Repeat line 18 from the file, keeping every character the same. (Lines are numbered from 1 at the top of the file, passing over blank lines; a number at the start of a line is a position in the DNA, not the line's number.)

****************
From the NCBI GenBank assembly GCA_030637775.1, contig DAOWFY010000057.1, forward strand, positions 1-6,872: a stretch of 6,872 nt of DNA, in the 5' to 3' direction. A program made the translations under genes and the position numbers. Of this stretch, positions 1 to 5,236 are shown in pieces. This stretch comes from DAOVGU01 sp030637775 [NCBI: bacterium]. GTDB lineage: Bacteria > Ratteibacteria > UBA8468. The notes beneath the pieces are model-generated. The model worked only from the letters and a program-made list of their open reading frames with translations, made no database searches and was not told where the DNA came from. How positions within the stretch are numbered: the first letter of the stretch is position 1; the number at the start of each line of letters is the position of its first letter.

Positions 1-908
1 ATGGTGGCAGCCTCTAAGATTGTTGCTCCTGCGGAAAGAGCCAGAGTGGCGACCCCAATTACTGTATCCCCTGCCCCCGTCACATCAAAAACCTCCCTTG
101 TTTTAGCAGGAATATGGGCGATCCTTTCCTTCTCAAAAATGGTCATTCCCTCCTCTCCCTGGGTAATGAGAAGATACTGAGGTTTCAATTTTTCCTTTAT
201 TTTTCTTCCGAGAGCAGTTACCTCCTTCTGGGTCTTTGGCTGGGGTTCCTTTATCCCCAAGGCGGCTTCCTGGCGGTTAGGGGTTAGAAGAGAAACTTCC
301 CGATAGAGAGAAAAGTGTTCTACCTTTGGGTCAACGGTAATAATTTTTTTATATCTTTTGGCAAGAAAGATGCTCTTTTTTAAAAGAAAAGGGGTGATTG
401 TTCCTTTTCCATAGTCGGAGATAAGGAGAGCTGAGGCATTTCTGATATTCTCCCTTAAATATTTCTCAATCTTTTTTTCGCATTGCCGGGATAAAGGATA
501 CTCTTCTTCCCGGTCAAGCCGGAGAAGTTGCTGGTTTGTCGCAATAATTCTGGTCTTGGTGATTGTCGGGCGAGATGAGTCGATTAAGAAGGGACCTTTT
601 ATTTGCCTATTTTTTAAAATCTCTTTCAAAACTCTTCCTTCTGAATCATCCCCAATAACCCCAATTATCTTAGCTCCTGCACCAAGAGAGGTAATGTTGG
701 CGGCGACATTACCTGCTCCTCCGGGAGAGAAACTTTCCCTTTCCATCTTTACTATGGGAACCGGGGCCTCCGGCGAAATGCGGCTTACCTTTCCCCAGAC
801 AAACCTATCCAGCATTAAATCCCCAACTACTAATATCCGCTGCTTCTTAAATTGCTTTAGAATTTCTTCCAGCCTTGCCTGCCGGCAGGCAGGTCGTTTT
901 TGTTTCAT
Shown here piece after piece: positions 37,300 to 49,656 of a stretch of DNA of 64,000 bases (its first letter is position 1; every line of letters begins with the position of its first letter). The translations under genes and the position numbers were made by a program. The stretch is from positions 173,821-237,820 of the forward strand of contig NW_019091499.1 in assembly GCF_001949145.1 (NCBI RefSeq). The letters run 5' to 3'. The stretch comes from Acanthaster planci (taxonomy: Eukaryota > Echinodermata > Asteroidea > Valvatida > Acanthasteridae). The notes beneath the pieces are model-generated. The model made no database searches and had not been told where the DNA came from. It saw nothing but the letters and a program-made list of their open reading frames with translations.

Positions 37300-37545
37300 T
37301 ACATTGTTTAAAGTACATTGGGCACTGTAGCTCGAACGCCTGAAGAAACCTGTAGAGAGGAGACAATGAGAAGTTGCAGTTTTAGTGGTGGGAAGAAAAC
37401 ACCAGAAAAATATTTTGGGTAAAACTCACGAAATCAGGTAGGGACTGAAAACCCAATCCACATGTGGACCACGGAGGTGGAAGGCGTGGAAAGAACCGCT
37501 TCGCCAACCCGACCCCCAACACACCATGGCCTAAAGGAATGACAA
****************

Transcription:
37501 TCGCCAACCCGACCCCCAACACACCATGGCCTAAAGGAATGACAA